Will secret serum ZMapp help wipe out Ebola?

FIVE days ago, American doctor Kent Brantly thought he was going to die after being stricken with the deadly Ebola virus.

The 33-year-old, who contracted the virus from a colleague in Liberia, even called his wife from Liberia to say goodbye.

But just hours earlier, the highly experimental drug ZMapp had been delivered to the clinic where Brantly and fellow Samaritan’s Purse aid worker Nancy Writebol were being treated for Ebola.

The secret serum was delivered in subzero temperatures and with clear instructions — allow the vials to thaw naturally before administering.

With time running out, Brantly and Writebol had to decide if they wanted to be treated with the serum.

It was a huge risk — the experimental drug had been trialled on monkeys and seemed to work, but it had never before been tried on humans.

But knowing they were on the verge of death, both Americans gave their consent to be treated.

During the agonising eight-hour wait for the serum to thaw, Brantly told 59-year-old Writebol that she shoud have the first dose, CNN reports.

But as Brantly’s condition began to rapidly deteriorate, he asked for Writebol’s thawed medication. Doctors describe what happened next as “miraculous”.

Within just an hour of receiving the secret serum, Brantly’s condition made a dramatic turnaround.

His breathing improved and the rash that covered the upper part of his body started to fade away.

Incredibly, he was able to shower on his own the next morning before boarding the specially equipped Gulfstream jet that would take him to Atlanta, Georgia.

He was even able to walk off the ambulance as he arrived at Emory University hospital, becoming the first patient infected with the Eobla viursi to set foot in the US.

Writebol, who also received the serum, has departed Liberia airport and will soon join Brantley in Atlanta.

So what is the secret serum that has saved the lives of the two Americans?

As there is no proven treatment and no vaccine for Ebola, this experimental drug is raising lots of questions.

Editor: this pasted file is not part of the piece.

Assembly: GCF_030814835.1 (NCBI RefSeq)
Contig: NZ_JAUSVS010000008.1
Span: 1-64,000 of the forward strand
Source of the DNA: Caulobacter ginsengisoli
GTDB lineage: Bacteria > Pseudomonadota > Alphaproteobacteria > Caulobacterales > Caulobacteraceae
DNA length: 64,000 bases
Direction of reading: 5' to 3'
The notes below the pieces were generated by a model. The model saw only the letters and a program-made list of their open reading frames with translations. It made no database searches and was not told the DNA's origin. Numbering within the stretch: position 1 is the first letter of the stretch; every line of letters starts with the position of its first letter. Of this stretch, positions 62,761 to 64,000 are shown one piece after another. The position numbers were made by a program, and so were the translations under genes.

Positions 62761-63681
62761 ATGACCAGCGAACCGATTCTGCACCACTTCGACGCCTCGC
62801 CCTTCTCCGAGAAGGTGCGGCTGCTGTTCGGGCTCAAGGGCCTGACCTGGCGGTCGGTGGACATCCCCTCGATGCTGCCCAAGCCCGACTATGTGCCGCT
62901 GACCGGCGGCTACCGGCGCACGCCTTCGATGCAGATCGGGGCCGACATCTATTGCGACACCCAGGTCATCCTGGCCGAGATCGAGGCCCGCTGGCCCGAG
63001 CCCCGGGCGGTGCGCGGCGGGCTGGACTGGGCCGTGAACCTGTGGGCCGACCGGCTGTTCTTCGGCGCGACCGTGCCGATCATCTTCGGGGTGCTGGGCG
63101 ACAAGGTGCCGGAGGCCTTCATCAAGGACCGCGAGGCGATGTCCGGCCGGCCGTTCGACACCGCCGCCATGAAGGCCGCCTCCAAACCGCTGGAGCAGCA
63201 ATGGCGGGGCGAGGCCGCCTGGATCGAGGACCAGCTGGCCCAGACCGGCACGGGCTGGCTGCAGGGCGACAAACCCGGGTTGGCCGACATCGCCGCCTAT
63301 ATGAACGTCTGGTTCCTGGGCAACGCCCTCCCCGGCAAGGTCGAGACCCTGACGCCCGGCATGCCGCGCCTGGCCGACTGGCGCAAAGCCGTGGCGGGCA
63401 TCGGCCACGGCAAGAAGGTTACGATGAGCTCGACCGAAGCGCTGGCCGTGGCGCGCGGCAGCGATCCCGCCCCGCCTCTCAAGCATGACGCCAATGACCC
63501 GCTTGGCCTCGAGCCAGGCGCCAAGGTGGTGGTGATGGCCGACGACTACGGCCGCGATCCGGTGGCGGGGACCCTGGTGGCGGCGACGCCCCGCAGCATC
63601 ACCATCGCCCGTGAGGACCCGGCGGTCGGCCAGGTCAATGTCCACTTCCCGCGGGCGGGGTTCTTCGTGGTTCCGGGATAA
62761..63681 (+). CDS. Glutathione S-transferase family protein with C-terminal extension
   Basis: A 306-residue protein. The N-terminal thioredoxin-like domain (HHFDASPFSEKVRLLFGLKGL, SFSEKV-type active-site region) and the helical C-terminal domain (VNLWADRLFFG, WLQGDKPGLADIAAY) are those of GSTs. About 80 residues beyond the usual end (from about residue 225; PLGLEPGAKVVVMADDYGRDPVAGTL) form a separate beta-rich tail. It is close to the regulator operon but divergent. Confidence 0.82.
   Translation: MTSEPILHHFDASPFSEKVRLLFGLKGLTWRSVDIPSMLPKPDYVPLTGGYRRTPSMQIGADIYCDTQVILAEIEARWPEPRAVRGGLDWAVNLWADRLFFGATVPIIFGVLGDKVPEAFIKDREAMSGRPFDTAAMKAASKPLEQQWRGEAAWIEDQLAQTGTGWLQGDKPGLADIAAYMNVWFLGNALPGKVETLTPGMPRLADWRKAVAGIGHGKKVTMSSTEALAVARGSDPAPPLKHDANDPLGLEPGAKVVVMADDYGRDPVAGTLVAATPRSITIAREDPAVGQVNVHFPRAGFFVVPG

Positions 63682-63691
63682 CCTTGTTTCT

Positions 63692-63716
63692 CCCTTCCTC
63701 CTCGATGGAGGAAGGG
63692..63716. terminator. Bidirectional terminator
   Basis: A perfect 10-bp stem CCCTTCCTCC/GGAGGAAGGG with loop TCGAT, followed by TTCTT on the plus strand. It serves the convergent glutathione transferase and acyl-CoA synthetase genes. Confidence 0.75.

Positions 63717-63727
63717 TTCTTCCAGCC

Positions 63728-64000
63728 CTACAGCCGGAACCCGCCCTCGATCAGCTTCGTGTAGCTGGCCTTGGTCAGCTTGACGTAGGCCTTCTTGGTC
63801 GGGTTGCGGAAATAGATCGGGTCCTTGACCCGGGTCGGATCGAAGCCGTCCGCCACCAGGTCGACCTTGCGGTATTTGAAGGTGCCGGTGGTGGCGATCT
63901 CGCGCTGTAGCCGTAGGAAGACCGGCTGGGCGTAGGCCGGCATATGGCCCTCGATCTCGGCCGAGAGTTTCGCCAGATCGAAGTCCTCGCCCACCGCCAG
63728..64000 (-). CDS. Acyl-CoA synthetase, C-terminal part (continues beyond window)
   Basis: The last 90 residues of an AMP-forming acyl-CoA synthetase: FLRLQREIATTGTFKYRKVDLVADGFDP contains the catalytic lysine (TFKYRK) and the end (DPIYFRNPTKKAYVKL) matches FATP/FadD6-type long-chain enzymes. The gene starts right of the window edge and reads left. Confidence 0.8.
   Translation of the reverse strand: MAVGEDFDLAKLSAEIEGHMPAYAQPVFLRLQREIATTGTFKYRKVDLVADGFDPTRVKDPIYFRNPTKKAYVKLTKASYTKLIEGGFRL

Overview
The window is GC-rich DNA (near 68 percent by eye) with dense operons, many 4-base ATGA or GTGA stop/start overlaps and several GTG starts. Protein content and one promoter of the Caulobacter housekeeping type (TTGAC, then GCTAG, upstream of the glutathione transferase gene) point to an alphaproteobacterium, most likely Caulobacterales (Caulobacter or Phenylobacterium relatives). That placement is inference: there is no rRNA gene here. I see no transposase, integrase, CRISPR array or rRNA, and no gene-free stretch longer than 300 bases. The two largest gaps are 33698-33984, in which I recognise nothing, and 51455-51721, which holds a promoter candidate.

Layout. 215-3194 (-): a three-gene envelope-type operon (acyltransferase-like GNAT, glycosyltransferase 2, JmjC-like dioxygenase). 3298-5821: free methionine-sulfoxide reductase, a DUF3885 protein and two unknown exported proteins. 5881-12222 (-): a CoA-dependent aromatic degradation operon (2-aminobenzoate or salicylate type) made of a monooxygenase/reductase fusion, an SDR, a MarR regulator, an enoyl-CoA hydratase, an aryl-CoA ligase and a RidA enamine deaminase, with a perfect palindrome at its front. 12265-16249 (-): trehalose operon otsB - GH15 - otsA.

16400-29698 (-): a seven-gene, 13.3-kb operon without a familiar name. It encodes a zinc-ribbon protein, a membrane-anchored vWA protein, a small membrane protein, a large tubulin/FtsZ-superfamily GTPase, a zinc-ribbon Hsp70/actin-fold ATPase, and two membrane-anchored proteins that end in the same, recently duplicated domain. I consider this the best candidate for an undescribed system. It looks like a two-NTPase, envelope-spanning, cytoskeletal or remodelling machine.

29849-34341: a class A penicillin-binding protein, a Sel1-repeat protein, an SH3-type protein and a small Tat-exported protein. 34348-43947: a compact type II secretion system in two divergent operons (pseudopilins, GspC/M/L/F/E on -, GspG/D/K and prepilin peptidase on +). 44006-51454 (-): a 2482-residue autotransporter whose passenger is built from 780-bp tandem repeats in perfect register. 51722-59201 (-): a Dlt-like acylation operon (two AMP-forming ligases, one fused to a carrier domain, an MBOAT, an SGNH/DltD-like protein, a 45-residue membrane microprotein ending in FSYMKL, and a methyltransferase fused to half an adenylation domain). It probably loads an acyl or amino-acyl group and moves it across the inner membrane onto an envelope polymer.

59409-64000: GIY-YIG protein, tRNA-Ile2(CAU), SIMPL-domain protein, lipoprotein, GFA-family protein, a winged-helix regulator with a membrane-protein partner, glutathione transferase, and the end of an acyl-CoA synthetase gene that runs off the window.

The treatment works by preventing the Ebola virus from entering and infecting new cells.

The cocktail of antibodies does the work of the immune system when it is injected into infected patients.


The process by which the ZMapp medication was made available to Brantly and Writebol was highly unusual.

The World Health Organisation and Médecins Sans Frontières have cautioned that health authorities should not be using untested drugs in the middle of an outbreak due to scientific and ethical implications.

ZMapp has not been approved for human use and has not even undergone a clinical trial process.


The drug was developed by the San Diego biotech firm Mapp Biopharmaceutical Inc, which has been working to create an Ebola treatment for several years, says CNN.

According to Mapp Biopharmaceutical’s website, the company was founded in 2003 “to develop novel pharmaceuticals for the prevention and treatment of infectious diseases, focusing on unmet needs in global health and biodefence”.

Both Brantly and Writebol were told that the treatment had never been tried before in a human being but had shown promise in small experiments with monkeys.


The medicine is a three-mouse monoclonal antibody, meaning that mice were exposed to fragments of the Ebola virus and then the antibodies generated within the mice’s blood were harvested to create the medicine, CNN reports.

Researchers injected mice with the Ebola glycoprotein and then fused individual antibody-producing cells with a cancer cell, says Ars Technica’s science editor John Timmer.

Mapp then cloned the genes for these antibodies and then swapped out parts, replacing parts of the mouse version with the human portion of the same gene.

The researchers then needed to produce the antibodies in large quantities so they managed to insert the genes into cells from a tobacco plant, Timmer writes.

Mapp has been pursing that testing, starting in mice and working its way up to primates.


The process by which the medication was made available to Kent Brantly and Nancy Writebol was highly unusual and may have fallen under the US Food and Drug Administration’s “compassionate use” regulation.

The World Health Organisation says it was not involved in the decision to treat Brantly and Writebol. Both patients had to give consent to receive the drug, knowing it had never been tested in humans before.


Dr Anthony Fauci, director of the National Institute of Allergy and Infectious Diseases, told CNN that scientists have to be careful about assuming this drug will work in other patients as it appears to have worked in Brantly.

“Having worked with administering antibodies for people for a really long time, that would be distinctly unusual,” he told CNN. “As we all know in medicine … you have to withhold judgment.”

The company has very few doses ready for patient use, Fauci said.


An effective Ebola drug could help doctors treat the deadly virus, but a vaccine — given to healthy people to prevent them from ever becoming infected — would be a much more effective tool in stopping this, and future, epidemics.